In this clip Vicky Krug, professor of developmental education at Westmoreland County Community College talks about learning and having to learn something over and over again, but the necessity for it to engage you, the learner, on multiple senses. Cue Jeremy Mettler, a social studies teacher at Batavia High School. HIs students are presently learning about the Suez Canal. They have already had the in-class component of the learning - the backstory and events leading up to the Suez Canal. Here they are going to walk around the school and document the time it takes, reminiscent of the distance boats would have to travel down and around the southern tip of Africa, the pre-Suez Canal travel route. Along the way they’ll have lots of obstacles like shifting weather patterns and pirates. Then they are going to take a shortcut to return to their starting point and note the time difference, as well as, any changes in obstacles and ease.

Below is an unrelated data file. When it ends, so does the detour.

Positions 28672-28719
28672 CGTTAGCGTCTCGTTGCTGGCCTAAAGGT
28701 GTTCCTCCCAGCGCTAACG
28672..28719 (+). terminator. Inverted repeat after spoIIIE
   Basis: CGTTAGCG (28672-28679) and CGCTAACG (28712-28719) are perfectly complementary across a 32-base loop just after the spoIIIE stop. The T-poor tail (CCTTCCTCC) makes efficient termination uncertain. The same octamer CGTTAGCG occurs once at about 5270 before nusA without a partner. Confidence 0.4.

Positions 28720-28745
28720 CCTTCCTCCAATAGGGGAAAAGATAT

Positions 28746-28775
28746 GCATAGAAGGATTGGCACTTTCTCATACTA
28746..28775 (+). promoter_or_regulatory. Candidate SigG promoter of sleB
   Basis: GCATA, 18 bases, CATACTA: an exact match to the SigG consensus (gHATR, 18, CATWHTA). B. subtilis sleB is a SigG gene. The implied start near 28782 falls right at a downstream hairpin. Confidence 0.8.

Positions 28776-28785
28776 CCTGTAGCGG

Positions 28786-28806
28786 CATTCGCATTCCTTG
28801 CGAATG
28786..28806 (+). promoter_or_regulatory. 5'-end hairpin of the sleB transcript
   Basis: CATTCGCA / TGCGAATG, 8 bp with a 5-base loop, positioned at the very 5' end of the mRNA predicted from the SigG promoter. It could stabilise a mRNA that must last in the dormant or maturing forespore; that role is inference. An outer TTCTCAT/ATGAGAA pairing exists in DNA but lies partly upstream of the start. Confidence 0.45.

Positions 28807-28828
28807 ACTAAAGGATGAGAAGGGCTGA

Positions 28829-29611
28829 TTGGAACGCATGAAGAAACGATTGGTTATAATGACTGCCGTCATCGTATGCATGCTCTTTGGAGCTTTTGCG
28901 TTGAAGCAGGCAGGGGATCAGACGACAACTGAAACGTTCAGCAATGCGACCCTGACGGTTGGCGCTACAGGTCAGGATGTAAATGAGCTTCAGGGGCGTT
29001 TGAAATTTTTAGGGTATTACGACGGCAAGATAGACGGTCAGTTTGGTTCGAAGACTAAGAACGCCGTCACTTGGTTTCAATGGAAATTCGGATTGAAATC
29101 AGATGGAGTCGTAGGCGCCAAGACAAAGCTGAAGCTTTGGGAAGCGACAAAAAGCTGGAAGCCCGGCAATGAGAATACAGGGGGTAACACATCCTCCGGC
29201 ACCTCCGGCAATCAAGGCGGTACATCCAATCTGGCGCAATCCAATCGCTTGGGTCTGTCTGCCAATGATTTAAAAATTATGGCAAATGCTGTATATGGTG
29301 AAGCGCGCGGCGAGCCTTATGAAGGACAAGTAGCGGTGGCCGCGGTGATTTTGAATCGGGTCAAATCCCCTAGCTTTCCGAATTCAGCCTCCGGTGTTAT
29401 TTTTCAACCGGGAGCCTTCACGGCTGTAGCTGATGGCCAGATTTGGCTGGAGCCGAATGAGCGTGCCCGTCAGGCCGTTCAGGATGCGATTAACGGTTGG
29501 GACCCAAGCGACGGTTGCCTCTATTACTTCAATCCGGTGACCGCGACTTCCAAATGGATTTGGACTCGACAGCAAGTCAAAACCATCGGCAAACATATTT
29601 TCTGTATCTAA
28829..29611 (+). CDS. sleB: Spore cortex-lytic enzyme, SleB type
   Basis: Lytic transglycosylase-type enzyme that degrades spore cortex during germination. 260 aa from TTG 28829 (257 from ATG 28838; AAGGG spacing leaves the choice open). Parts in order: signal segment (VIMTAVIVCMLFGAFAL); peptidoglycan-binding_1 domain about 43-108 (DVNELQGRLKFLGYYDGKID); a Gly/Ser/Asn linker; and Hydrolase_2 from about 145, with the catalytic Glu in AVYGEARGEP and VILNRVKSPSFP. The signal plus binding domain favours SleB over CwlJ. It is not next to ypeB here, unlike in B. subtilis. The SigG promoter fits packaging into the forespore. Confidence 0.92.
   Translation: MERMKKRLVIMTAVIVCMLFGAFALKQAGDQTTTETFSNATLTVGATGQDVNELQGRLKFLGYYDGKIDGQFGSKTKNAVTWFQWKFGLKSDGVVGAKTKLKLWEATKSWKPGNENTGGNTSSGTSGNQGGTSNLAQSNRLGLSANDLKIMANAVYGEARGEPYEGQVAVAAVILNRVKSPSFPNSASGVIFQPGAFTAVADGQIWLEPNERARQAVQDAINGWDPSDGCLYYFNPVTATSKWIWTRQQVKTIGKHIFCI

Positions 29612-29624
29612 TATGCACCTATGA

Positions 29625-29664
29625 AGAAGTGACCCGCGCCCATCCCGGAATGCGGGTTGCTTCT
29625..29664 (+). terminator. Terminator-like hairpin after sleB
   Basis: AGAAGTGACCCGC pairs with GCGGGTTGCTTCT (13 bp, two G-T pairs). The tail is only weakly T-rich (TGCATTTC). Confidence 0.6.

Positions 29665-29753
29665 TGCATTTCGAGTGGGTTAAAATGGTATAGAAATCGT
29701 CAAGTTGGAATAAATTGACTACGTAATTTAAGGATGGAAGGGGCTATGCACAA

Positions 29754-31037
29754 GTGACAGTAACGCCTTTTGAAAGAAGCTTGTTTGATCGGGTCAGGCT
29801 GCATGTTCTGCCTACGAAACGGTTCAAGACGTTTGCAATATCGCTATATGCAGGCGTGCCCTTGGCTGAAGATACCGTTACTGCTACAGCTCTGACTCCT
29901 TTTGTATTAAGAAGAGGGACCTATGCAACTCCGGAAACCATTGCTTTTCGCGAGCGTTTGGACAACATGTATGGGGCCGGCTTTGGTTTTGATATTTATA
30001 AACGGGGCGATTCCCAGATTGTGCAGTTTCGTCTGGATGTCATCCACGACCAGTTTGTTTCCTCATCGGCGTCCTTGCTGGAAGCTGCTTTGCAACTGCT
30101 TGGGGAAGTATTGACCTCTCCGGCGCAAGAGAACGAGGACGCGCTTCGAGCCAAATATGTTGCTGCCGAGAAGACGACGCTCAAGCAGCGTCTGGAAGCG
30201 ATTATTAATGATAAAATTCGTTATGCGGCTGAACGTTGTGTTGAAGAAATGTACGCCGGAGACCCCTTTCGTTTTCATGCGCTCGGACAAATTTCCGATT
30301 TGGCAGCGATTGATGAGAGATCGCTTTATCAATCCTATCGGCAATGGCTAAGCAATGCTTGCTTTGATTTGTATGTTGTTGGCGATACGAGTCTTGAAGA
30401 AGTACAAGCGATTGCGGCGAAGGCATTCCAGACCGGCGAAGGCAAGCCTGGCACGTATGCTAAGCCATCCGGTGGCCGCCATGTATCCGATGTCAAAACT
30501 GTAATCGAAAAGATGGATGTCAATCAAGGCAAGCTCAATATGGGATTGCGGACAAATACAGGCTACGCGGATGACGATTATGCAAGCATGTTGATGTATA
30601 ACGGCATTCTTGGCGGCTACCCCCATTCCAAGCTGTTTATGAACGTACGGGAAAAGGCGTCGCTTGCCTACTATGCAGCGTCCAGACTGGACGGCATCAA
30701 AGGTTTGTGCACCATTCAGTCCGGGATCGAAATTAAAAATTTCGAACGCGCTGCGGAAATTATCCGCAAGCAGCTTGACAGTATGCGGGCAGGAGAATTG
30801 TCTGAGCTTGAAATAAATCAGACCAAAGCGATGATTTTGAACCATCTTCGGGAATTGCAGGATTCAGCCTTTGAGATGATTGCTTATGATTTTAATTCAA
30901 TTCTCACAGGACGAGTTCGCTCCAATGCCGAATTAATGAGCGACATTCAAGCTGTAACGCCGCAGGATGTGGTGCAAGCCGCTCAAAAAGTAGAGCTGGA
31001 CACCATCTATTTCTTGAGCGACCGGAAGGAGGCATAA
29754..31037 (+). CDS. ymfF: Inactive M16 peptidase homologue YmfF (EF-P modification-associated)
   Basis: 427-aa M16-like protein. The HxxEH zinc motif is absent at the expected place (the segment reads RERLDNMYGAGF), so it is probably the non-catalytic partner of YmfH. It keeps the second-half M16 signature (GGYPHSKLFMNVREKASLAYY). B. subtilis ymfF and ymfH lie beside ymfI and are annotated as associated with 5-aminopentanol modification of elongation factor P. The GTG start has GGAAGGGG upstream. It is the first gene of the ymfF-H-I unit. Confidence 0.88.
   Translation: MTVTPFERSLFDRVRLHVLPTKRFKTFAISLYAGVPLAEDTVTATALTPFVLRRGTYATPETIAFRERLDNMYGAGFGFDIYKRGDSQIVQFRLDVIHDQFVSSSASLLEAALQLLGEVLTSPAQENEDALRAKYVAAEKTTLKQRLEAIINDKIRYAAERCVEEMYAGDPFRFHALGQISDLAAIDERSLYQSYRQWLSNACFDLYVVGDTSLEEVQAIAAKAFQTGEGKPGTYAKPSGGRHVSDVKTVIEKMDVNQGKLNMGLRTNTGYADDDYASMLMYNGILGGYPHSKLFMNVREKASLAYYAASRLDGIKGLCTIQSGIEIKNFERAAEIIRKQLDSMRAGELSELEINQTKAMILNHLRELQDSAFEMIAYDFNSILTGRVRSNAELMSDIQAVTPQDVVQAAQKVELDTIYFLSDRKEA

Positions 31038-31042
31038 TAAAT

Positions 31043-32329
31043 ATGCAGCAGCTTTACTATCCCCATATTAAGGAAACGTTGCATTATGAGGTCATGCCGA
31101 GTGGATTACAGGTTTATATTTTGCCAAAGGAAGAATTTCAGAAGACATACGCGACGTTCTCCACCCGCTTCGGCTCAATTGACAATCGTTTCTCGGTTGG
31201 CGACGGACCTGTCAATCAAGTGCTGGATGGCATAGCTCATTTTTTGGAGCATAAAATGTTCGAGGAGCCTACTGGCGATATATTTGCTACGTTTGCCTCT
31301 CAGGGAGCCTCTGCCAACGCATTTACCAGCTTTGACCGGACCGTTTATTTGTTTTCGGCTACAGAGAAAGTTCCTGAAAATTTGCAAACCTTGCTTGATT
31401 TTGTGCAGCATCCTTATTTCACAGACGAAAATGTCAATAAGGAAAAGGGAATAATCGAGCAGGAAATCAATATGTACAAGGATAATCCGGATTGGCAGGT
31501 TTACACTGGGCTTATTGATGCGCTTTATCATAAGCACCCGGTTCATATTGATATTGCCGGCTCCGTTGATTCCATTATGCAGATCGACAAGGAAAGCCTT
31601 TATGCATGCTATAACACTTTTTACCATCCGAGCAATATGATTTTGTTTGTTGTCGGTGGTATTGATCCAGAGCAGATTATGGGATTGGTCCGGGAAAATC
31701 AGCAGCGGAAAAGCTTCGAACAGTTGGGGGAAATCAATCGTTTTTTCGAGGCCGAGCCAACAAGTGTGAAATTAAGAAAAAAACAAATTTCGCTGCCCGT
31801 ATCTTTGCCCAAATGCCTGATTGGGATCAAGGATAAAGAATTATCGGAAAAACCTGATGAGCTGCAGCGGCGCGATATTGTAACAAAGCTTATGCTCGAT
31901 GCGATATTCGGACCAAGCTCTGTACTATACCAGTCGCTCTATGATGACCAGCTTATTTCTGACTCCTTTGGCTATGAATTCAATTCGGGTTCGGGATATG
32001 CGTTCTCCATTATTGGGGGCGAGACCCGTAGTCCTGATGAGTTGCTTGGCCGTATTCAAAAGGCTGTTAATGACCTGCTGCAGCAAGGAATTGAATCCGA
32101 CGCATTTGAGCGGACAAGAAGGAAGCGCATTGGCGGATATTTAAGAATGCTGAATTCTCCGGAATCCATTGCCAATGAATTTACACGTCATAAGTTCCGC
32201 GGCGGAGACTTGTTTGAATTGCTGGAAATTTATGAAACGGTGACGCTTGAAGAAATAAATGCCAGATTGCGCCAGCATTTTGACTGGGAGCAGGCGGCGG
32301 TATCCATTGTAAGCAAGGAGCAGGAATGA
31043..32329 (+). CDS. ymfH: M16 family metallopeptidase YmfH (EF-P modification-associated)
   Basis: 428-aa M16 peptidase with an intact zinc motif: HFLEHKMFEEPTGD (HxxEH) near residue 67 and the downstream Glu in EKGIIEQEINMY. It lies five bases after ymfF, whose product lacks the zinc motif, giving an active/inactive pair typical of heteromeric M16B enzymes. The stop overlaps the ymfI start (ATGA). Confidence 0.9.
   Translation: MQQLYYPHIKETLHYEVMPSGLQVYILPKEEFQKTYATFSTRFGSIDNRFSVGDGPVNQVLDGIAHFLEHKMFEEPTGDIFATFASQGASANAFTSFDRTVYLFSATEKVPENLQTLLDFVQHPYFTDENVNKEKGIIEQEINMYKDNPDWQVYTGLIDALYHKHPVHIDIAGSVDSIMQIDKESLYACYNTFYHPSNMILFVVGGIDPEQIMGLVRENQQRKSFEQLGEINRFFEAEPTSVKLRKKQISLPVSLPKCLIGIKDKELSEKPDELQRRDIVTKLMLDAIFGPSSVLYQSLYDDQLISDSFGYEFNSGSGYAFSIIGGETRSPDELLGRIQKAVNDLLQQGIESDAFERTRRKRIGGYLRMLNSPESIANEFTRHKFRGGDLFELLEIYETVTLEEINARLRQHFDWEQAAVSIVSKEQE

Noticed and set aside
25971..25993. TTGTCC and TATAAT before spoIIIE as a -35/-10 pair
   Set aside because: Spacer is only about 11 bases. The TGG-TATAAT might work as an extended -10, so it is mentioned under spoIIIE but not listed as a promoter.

A lot of learning involves repetition. The trick is, to not have it *feel* like repetition.
Mettler says, “I had to get comfortable with having them up and moving. In class, everything is contained. It feels comfortable. When you leave the classroom, or even when you have them up and moving, it starts to feel chaotic, very quickly.”
Memory is a funny beast. How we feel, what we were doing, who we were with, and even smells, all play a role in retrieving memories. At this stage in the learning process, where you want students to be able to retrieve the new information at a later date, you have to, give them different ways to create new patterns. In Mettler’s case, “When they get to a question on the Panama Canal I want them to remember us walking around the school then cutting through the hallway and realizing it was way faster to cut through. I tell my students to just picture me next to them saying, and then what.”
Check out Mettler and Krug in Grey Matters:Teaching the way the brain learns, a feature documentary linking learning and the brain sciences, available for purchase.
For more information on the Brain Targeted Teaching Model check out www.braintargetedteaching.org or purchase the book.